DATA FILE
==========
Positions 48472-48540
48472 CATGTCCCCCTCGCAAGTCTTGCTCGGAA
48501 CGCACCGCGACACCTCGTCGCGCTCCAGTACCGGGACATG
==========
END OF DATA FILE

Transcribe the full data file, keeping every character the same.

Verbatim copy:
Positions 48472-48540
48472 CATGTCCCCCTCGCAAGTCTTGCTCGGAA
48501 CGCACCGCGACACCTCGTCGCGCTCCAGTACCGGGACATG